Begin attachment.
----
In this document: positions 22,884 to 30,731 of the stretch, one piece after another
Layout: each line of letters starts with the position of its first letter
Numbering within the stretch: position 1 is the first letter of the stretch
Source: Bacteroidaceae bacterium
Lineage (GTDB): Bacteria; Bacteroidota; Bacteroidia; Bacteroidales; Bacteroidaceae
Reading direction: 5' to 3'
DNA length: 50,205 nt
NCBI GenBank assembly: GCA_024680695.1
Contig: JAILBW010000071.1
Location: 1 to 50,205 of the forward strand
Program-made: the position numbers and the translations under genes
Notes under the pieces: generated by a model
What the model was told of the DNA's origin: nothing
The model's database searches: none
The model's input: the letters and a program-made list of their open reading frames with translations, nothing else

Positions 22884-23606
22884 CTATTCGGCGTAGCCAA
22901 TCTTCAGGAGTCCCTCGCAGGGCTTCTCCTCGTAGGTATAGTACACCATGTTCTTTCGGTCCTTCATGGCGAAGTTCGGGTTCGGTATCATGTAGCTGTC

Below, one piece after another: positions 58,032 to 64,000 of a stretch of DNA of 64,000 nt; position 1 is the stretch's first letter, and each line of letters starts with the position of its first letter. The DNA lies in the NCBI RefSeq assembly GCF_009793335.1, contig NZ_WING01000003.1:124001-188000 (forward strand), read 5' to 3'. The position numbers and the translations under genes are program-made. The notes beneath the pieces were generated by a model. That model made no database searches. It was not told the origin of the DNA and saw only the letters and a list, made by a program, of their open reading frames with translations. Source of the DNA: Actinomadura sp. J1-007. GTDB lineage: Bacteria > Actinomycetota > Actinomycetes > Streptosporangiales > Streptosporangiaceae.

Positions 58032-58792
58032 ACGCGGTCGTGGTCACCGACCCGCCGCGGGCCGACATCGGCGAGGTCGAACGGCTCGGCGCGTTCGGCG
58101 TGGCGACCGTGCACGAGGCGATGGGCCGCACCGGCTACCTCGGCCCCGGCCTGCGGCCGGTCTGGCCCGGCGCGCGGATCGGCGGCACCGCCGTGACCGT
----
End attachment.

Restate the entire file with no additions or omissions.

In this document: positions 22,884 to 30,731 of the stretch, one piece after another
Layout: each line of letters starts with the position of its first letter
Numbering within the stretch: position 1 is the first letter of the stretch
Source: Bacteroidaceae bacterium
Lineage (GTDB): Bacteria; Bacteroidota; Bacteroidia; Bacteroidales; Bacteroidaceae
Reading direction: 5' to 3'
DNA length: 50,205 nt
NCBI GenBank assembly: GCA_024680695.1
Contig: JAILBW010000071.1
Location: 1 to 50,205 of the forward strand
Program-made: the position numbers and the translations under genes
Notes under the pieces: generated by a model
What the model was told of the DNA's origin: nothing
The model's database searches: none
The model's input: the letters and a program-made list of their open reading frames with translations, nothing else

Positions 22884-23606
22884 CTATTCGGCGTAGCCAA
22901 TCTTCAGGAGTCCCTCGCAGGGCTTCTCCTCGTAGGTATAGTACACCATGTTCTTTCGGTCCTTCATGGCGAAGTTCGGGTTCGGTATCATGTAGCTGTC

Below, one piece after another: positions 58,032 to 64,000 of a stretch of DNA of 64,000 nt; position 1 is the stretch's first letter, and each line of letters starts with the position of its first letter. The DNA lies in the NCBI RefSeq assembly GCF_009793335.1, contig NZ_WING01000003.1:124001-188000 (forward strand), read 5' to 3'. The position numbers and the translations under genes are program-made. The notes beneath the pieces were generated by a model. That model made no database searches. It was not told the origin of the DNA and saw only the letters and a list, made by a program, of their open reading frames with translations. Source of the DNA: Actinomadura sp. J1-007. GTDB lineage: Bacteria > Actinomycetota > Actinomycetes > Streptosporangiales > Streptosporangiaceae.

Positions 58032-58792
58032 ACGCGGTCGTGGTCACCGACCCGCCGCGGGCCGACATCGGCGAGGTCGAACGGCTCGGCGCGTTCGGCG
58101 TGGCGACCGTGCACGAGGCGATGGGCCGCACCGGCTACCTCGGCCCCGGCCTGCGGCCGGTCTGGCCCGGCGCGCGGATCGGCGGCACCGCCGTGACCGT